Cedar allergies to reach fever pitch this winter in San Antonio and South Texas

This story was originally published by San Antonio Express News and can be found here

Recent rains, especially following a long, hot summer, have benefited the Edwards Aquifer and lawns alike. But in addition to a bountiful blessing of mosquitoes (tamped down by last month’s cold snap), the rains also left the ash juniper trees in the Hill Country locked and loaded with pollen sure to make cedar fever sufferers miserable for the next several months.

“We’re bracing for it,” said Dr. Erika Gonzalez, medical director of the South Texas Allergy and Asthma Medical Professionals, which treats plenty of allergy sufferers. “Cedar season usually runs from mid-December to mid-February, but this year the first cedar pollen was detected on Dec. 1, two weeks ahead of schedule. And we expect it to last longer than usual, too.”

While the highest pollen counts ever recorded in the area occurred about 10 years ago, when they topped 90,000 grains per cubic meter of air, the count already has spiked to 18,000 several times this season.

To put that in perspective, Gonzalez said people start experiencing allergy symptoms — congestion, runny nose, itchy, watery eyes — when the pollen count reaches 20 or so. That’s 20, not 20,000.

The Asthma and Allergy Foundation of America recently named San Antonio one of the fall 2018 allergy capitals of the country. The city came in fourth overall, following McAllen, Louisville, Kentucky, and Jackson, Mississippi, based on pollen and mold counts, allergy medication usage and the availability of board-certified allergists.

Not long ago, that would have been bad news for Chris Willis. A “lifelong” allergy sufferer, he’s been getting allergy shots at the Gonzalez’s far West Side allergy clinic for about three months, and already his symptoms are diminishing.

“I couldn’t breathe, I couldn’t sleep, I had a sore throat and I sometimes missed work,” said the 32-year-old IT worker. “I’d have allergies all year, but cedar fever season was the worst.”

To protect yourself this winter, it’s important to understand the enemy. So here are some things you need to know about cedar fever.

First, despite the name, it’s not caused by cedar trees nor does it cause a fever. Instead, cedar fever is an allergic reaction to the microscopic pollen launched into the air by the male Ashe juniper tree. Prevailing winds can send these tiny grains hundreds of miles.

If they land on a berry produced by the female tree, the result is often a baby ash juniper. If they land in your nose, they can make your life torture.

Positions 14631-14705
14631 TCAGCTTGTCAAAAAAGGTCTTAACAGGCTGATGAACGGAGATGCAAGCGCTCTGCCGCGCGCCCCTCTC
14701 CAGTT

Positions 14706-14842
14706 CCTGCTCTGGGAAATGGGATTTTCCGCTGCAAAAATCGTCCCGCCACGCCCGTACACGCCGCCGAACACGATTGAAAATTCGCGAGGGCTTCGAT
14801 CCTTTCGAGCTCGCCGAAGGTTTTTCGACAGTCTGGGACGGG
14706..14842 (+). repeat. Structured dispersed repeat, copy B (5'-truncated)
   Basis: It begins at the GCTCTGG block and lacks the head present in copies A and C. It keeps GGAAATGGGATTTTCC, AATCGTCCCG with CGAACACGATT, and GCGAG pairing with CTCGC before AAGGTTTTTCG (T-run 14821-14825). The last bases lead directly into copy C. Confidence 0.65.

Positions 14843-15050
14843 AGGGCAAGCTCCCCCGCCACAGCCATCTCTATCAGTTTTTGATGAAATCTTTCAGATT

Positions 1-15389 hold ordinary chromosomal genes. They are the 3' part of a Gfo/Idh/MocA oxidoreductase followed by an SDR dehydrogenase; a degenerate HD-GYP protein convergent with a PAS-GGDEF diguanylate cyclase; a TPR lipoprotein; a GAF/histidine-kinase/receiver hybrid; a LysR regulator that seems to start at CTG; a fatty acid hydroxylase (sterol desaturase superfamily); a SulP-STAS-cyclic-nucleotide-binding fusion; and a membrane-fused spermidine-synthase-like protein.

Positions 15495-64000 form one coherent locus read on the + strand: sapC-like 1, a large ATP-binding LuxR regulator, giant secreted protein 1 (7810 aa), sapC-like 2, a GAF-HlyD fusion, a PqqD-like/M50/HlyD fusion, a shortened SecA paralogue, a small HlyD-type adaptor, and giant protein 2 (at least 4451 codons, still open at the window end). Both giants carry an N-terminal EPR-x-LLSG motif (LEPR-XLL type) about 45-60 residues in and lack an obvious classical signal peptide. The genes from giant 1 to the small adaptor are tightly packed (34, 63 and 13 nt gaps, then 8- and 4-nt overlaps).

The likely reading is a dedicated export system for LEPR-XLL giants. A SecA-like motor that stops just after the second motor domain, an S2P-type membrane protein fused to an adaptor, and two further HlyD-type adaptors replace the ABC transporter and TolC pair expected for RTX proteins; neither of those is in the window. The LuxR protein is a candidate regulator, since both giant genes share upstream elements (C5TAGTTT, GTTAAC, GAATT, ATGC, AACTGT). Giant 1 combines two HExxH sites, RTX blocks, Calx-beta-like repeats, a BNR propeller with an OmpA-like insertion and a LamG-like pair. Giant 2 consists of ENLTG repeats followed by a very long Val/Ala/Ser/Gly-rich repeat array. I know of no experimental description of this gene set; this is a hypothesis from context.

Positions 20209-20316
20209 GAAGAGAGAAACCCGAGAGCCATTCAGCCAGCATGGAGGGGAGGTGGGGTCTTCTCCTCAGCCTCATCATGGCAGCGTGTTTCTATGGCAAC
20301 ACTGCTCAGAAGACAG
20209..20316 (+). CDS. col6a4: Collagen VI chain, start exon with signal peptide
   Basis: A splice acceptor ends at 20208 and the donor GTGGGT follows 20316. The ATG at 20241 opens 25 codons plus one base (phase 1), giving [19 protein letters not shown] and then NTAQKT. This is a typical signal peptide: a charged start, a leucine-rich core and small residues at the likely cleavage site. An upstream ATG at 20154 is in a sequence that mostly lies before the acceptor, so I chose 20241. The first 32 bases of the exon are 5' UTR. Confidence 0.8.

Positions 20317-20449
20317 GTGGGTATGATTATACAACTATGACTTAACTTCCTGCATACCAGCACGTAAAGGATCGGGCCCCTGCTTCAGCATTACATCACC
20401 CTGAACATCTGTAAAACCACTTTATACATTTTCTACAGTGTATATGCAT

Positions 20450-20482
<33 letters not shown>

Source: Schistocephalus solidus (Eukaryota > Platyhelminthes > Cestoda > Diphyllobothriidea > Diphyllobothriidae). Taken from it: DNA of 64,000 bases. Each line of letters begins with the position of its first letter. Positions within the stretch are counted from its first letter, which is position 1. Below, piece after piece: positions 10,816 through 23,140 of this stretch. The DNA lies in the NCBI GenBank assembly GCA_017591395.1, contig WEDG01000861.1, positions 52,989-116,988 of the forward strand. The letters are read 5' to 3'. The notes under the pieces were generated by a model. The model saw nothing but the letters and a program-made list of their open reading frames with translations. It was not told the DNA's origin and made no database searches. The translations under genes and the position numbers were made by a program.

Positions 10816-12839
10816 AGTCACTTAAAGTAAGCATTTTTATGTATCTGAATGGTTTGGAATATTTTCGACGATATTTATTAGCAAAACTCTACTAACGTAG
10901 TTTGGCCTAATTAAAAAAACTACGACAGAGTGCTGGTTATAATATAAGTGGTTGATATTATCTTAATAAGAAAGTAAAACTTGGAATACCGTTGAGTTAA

That’s right, the symptoms that make you more miserable than those post-holiday credit card bills are nothing more than the unintended consequence of a complex woodland mating dance.

While ash juniper is a Texas native, back in the day it was restricted to canyon areas and along creeks, according to Jim Rooni, head of Central Texas operations for the Texas A&M Forest Service.

“Because we don’t generally have wildfires anymore, these trees have extended their range across about 12 million acres of the Texas Hill Country,” Rooni said.

As development spreads ever deeper into the Hill Country, he said he finds it funny when homeowners clear their property in the belief that eliminating the trees will eliminate their allergies.

“Cedar fever isn’t a local problem, it’s a regional problem,” he said. “I tell these homeowners to drop the chainsaw and visit the drug store.”

That’s where allergy sufferers should start the fight against the fever. In recent years, new drugs and strategies have become available that not only can prevent symptoms, they can actually cure the allergy.

Over-the-counter antihistamines such as loratadine (brand name Claritin), cetirizine (Zyrtec) and fexofenadine (Allegra) target all the symptoms of cedar fever except the stuffy nose. For that, a saline nasal spray or neti pot can help flush out the nasal cavity.

Because these drugs aren’t as effective once symptoms have set in, it’s best to start early.

“We tell people to begin taking their meds at Thanksgiving, even if they don’t have symptoms, and to not stop until Valentine’s Day,” Gonzalez said.

More effective are nasal steroid sprays, such as fluticasone (Flonase), which has been available over the counter since 2015 and, by prescription, mometasone furoate (Nasonex). These do more than treat the symptoms, they help prevent the allergic reaction from taking place.

It can take 10 to 14 days for steroid sprays to reach their maximum efficacy, so it also makes sense to start using them before you start feeling symptoms.

Gonzalez recommends against long-term use of nasal decongestants such as oxymetazoline (Afrin). While they’ll clear up congestion in the short term, after about three days of use they’ll cause what’s known as a “rebound effect,” in which the congestion gets worse than it was initially.

For those truly hindered by cedar fever, allergy immunotherapy can often cure the condition, although this can take three to five years.

“The full course takes a while, but you may start seeing results in as little as five months,” Gonzalez said.

Fourteen-year-old Andrew Palacio has been getting shots at the clinic for eight months and said he’s already seeing benefits.

“My allergies would make my eyes so puffy I couldn’t open them,” Andrew said. “I had headaches and would sometimes even miss school.”

He said he hopes things will continue to improve, although the cedar pollen already is so thick that he’s had to take an occasional Zyrtec.

“I just needed an extra little boost,” he said. “But I’m feeling much better.

And those results are nothing to sneeze at.

This article has been updated to correct the spelling of Ashe juniper.